OK, I’m sorry. I don’t get. Maybe if I were a celebrity with groupies I would. But, I’m not. I really don’t care that you’re “getting on the plane right now” or that you’re “using side-by-side bathtubs on your slide” or that your “buddy picked up your Starbucks” or that you are “up early doing your email” or or or. It’s not that the person who’s up early to do his email isn’t wonderful. It’s not that I am mean spirited and don’t care about people. It’s just that I’m not interested in knowing that’s someone’s doing his email or putting bathtubs on slides. The endless stream of random thoughts and comments spewing across the virtual worlds of my computer and mobile are disturbances of attention and let’s face it. I don’t need any help. Losing attention is something I can do quite nicely all by myself.
It is hard to focus on one thing. It’s hard to empty your mind and just be. The myriad of fleeting thoughts easily grab your attention; but, it is not inevitable that they do. Like anything concentration is something learned. And once you learn it, it becomes more natural. That doesn’t mean that all those spontaneous thoughts evaporate; they don’t. But it is easier to just acknowledge them and refocus your attention.
I can’t believe people are really interested in the millions of inconsequential and fleeting thoughts and mundane activities in my day. That I’m doing my email is not, I suspect, of much interest since everyone does her email or her texting or her twittering or her whatever. That doesn’t mean that I don’t seek to share what I find meaningful and hope others find it meaningful, too. Perhaps that’s it. Perhaps what I think is meaningful, others find to be a disturbance of attention and vice versa. Maybe someone’s day is made all the better by knowing that so-and-so is doing his email early this morning.
You never know what will turn out to be meaningful. Sometimes a bright idea comes to you hidden in the stream of mindless chatter that seeks to disturb your attention. I’m not sure what mechanism is at work, but in acknowledging the thought, you just know that it is one to hang onto.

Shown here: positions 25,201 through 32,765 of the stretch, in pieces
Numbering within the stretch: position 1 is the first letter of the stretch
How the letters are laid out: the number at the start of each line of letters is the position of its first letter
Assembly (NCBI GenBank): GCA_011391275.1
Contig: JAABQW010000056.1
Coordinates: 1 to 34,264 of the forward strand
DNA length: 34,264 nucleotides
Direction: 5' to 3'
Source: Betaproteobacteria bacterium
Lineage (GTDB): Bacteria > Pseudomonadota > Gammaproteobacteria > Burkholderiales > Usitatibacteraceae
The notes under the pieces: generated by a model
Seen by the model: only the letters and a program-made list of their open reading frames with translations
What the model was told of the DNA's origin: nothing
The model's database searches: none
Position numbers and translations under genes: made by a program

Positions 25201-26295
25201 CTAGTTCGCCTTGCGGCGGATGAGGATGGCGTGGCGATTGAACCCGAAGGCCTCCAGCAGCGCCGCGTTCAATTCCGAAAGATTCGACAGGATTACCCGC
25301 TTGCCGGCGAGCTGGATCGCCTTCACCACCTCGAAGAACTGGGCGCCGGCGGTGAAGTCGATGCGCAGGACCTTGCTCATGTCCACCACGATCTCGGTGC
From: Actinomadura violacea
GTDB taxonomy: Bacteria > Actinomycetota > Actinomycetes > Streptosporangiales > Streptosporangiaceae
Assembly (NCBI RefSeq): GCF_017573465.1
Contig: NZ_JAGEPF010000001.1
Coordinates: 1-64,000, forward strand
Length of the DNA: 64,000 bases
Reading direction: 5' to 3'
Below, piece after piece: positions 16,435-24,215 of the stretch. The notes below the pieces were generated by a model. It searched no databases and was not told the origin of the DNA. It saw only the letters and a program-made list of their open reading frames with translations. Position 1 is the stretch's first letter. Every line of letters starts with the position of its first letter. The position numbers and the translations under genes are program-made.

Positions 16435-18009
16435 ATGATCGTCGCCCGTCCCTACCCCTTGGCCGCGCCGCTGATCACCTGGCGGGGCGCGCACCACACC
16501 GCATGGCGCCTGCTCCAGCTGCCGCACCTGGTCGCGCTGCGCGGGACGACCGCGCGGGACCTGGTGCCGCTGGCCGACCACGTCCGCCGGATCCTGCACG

The lack of context can also be a problem. Let’s say I am talking with a colleague about a presentation he’s building. He says, ” I’m using these side-by-side bathtubs to convey blah, blah, blah… What do you think?” Then OK, I’d be interested and eager to give him my opinion. But maybe when just thrown out there the context gets lost because the circle of friends is so big; what’s meaningful to one friend is simply vacuous to another. Without the context the bathtubs do nothing for me. But, for someone with the context they can be meaningful.
Or perhaps, people just need to say, “I’m here! Notice me!” And with Twitter and Facebook they can do just that: Get noticed. Perhaps these are teasers designed to draw friends into conversation. Not that I’ve seen that happen; maybe it happens off-line or in some other virtual forum. Sometimes people will comment, but that’s usually a dead end. The author has already moved on to another random thought or has simply left the room, leaving the comment to dangle there in cyberspace. Sometimes people vote “like.” If you don’t vote does that mean you dislike it? Or that you’re just not interested? or that you’re not paying attention? Do the people sharing actually hope for votes of approval?
Or perhaps, once in awhile, it is a shout out to the group to say, “Hey, this is important. Look at this. Read this. Do this.” A couple of times I have authored one of these. Once for Kiva and another time for Playing for Change. No one bit. No votes, no comments. Nada. But at least I put some of my passion out there. Maybe someone in my group just took it in and acted; maybe they just ignored it. What matters is that it was important to me; I had a virtual bullhorn and I used it.
So, what to do? Scan. When I was a kid I remember a neighbor who never left her house–not to go to work, not do the shopping, not to go to church, not to visit friends, not even to go on vacation. Her only connection with the world outside her home was her telephone and the police scanner. All day and all night that scanner squawked. She loved it. It was always in the background. I never saw her really pay attention to it. But, she always knew about everything going on in our little town. It connected her and made her important because she was in the know. That scanner was her everything and through it she happily lived her life.
So, is this just one-sided meaningless banter? Or are these little gems of wisdom and comedy? Should I be paying more attention? Or less? I think all of the above.
All original content copyright 2009 Mary E. Slocum